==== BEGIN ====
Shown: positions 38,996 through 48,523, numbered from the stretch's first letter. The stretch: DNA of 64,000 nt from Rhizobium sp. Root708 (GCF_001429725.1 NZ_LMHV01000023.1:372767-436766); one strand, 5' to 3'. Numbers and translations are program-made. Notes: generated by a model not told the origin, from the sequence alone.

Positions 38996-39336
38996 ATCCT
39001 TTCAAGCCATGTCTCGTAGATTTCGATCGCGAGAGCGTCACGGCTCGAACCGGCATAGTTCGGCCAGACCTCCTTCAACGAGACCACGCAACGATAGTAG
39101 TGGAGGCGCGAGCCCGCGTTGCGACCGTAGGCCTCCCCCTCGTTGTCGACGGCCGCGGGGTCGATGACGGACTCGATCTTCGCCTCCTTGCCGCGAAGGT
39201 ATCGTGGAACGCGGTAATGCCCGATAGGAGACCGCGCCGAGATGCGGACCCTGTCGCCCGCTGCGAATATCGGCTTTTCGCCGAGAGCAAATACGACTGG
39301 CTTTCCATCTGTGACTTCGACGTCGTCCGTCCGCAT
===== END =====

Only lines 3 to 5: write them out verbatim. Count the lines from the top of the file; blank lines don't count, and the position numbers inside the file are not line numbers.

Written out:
38996 ATCCT
39001 TTCAAGCCATGTCTCGTAGATTTCGATCGCGAGAGCGTCACGGCTCGAACCGGCATAGTTCGGCCAGACCTCCTTCAACGAGACCACGCAACGATAGTAG
39101 TGGAGGCGCGAGCCCGCGTTGCGACCGTAGGCCTCCCCCTCGTTGTCGACGGCCGCGGGGTCGATGACGGACTCGATCTTCGCCTCCTTGCCGCGAAGGT